History repeats, again. (4.50 / 2) (#20)
by gulfie on Sun Jan 26, 2003 at 07:53:24 PM EST

The original Morris worm (1988)

It all depends on what the objective is. The article goes into more depth on virus like problems. The MS-SQL slammer, does not write anything to disk, so disinfection of a machine just requires a reboot. Keeping it disinfected requires a patch or blocking some network traffic to the box, that never should have been allowed in the first place, or applying a 'patch'.

The objectives for this worm could be any of the following, or something else.

  1. Internet joy riding.
  2. A screw up, just like the original Morris worm.
  3. Bug fixing vigilantes.
  4. Anti Microsoft PR
  5. Pro cyber-anti-terrorist PR
  6. Anti Wells Fargo PR
  7. The visible aspect of someones secret war.

As a note, this worm did very little to defend against getting stopped, and besides network load issues, it did little damage in comparison to what it could have done. Sure, it kicked South Korea off the net and could have started WW III, but that's minor in comparison to deleting all the data in all the infected databases, or worse yet, dumping the sensitive content of these databases into the public domain.

Okay, maybe WW III would be worse than some database corruption.

So the question is, what do _you_ want to do with this hypothetical worm (by the way, even talking about it might now be a felony thanks to the USA-Patriot act).

Even 15 years later, the Morris worm is a good model of a good worm, albeit one with a bug or two. Why get all tricky and smart when it doesn't need to be for most applications? Unless you want to go joy riding in a really tricked out ride.

In our case, and for the foreseeable future, the primary weakness of the internet is that it does not have enough bandwidth to support all of it's connected nodes, passing traffic as fast as they might like. It is the final trump card denial of service attack.

Most public infrastructure is built this way. If everyone turns on all the appliances, lights, fans, and ovens, the electric grid will go down. If everyone turns on all there faucets, bathtubs and flushes there toilets, the water and sewer systems will go down the drain. If everyone decided to go driving, or talk on the phone, or walking on the sidewalk, those pieces of infrastructure would become overburdened and fail to perform to our previous expectations. The internet is no different, it's just easier to get everyone to flush there toilet at the same time.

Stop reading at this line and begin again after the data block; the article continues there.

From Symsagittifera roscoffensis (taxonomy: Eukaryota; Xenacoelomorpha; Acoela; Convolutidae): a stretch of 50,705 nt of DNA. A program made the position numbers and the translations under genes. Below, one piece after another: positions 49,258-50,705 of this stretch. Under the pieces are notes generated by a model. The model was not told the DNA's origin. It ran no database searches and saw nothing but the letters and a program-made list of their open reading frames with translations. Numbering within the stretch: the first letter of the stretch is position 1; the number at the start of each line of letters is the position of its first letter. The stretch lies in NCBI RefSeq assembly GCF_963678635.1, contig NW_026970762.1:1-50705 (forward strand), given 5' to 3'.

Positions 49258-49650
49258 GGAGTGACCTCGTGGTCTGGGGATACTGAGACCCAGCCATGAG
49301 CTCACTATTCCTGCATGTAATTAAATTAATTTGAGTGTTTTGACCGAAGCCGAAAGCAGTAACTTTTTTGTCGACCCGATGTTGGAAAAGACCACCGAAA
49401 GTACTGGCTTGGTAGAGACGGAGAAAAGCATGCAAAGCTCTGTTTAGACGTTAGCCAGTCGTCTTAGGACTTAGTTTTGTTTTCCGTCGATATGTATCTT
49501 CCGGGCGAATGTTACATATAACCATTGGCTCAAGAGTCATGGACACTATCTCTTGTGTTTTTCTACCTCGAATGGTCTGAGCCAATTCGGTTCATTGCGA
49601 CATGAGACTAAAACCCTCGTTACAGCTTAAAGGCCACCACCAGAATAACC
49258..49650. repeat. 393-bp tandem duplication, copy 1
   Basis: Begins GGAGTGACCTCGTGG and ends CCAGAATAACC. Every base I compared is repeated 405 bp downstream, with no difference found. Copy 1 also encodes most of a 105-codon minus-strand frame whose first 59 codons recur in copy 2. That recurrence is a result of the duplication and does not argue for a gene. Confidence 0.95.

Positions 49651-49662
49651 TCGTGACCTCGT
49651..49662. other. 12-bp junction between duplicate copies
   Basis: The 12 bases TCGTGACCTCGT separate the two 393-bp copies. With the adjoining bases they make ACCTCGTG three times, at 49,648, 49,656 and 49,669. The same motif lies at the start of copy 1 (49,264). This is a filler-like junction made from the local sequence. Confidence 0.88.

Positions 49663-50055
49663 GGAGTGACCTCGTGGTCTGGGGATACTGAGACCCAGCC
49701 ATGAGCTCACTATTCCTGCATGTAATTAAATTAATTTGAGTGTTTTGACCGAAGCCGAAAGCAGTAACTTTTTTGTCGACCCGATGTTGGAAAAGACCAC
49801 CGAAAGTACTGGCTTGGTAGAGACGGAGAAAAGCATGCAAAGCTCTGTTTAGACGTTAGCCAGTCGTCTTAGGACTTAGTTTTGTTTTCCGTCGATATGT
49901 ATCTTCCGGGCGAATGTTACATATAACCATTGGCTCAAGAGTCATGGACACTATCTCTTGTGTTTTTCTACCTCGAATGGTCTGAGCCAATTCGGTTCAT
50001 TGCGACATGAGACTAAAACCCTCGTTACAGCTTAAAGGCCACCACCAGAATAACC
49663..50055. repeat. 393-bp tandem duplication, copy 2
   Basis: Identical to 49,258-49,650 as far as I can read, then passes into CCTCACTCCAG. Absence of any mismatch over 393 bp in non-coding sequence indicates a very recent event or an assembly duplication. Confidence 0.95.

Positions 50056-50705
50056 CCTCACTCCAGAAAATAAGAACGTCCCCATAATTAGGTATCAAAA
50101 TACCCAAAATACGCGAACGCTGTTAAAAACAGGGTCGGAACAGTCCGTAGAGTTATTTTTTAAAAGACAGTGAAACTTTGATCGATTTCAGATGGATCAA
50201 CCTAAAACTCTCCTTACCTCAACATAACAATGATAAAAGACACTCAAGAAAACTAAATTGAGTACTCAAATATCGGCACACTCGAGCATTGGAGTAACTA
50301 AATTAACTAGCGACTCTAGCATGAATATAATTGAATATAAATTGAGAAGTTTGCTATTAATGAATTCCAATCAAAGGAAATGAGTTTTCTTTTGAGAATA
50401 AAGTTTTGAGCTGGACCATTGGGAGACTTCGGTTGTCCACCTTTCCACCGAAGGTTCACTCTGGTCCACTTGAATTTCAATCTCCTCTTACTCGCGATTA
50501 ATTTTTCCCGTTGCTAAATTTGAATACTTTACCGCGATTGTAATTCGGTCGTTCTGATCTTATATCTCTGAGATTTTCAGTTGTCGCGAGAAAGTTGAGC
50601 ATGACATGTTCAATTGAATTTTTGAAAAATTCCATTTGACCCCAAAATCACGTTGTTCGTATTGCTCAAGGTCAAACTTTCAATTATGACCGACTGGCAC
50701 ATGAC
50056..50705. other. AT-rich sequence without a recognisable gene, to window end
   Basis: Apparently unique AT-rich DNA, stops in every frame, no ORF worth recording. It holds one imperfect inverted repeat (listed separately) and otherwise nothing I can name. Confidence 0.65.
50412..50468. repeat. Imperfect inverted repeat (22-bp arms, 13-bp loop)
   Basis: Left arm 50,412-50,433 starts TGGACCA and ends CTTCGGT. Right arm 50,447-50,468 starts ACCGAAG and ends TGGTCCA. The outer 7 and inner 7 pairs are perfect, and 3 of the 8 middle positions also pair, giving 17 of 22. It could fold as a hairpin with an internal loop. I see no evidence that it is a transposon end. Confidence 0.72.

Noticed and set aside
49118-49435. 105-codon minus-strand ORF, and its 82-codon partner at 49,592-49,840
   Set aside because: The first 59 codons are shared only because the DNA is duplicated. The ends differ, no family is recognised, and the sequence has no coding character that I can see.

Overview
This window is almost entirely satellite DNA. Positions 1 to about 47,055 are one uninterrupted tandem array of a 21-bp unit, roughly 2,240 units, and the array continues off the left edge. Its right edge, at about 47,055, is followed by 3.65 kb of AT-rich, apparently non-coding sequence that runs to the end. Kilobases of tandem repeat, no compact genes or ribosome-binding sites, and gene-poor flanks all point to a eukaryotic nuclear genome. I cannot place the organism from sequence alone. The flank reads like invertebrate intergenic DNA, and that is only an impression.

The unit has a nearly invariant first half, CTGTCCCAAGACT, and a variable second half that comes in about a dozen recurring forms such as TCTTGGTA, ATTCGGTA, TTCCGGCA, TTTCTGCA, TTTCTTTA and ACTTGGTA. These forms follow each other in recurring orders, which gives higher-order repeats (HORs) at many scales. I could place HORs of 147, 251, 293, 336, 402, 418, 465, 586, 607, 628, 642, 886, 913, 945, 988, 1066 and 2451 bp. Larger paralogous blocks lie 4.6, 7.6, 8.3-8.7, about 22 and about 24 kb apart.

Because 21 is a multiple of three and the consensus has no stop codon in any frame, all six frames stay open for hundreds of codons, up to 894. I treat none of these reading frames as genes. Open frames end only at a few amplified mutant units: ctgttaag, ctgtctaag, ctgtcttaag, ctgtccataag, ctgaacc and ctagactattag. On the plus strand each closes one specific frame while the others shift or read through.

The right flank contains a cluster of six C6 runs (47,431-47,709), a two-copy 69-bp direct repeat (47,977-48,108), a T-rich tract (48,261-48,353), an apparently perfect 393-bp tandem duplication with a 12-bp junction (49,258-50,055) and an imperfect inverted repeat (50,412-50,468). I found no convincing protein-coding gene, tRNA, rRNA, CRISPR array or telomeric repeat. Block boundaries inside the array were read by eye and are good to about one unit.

It's nothing new, it's rather kind of droll. The denial of service attack is the college prank of our internet. Boys will be boys, and there is little that is cost effective to be done about it. Well, save not running Microsoft products and having reasonable security precautions, but why would anyone be so proactive?

Anti-worms (4.25 / 4) (#21)
by swr on Sun Jan 26, 2003 at 07:54:47 PM EST

Sidenote: why's nobody written an antiworm that infects vulnerable SQL servers and then just sits there stopping the nasty flooding one from infecting? who cares if it's legal or not, it'd certainly stop the torrent.

Because in order to be effective, it would need to replicate. Replication alone can cause a flood of traffic. Even if the worm is coded to limit replication (for example, only replicating to servers it recieves a bad-worm probe from) there is always the possibility of unintended consequences.

There was some speculation about the RTM worm of 1988-11-02, that it was never intended to cause any denial of service, and did so only because of sloppy coding. There was check to ensure that only one instance of the worm was running on any given system, but it did not work.

Doesn't need to replicate... (none / 0) (#35)
by CtrlBR on Mon Jan 27, 2003 at 10:41:35 AM EST

A few vigilante shutting down infected machines as soon as they were attacked by them could have greatly lowered the attack scale...

Each IP address was scanned a few hundred times in less than ten hours, so very few people fighting back should have been enough.

Before this Saturday I was actually strongly opposed to that vigilantism thing but now I think it would have been adequate.

To me crashing those flooding machine would have been like breaking and entering an apartment to close the water tap that is overflowing in the others apartments in the building. I.e. a necessary evil.

If no-one thinks you're a freedom fighter than you're probably not a terrorist.
-- Gully Foyle

[ Parent ]
Network Administrators (3.14 / 7) (#24)
by Talez on Sun Jan 26, 2003 at 10:41:41 PM EST

Any network administrator stupid enough to connect a database directly to the internet deserves to have it exploited.

I'm sorry if it seems fair or harsh but if you're too lazy to take basic precautions against the unknown then you deserve everything you get.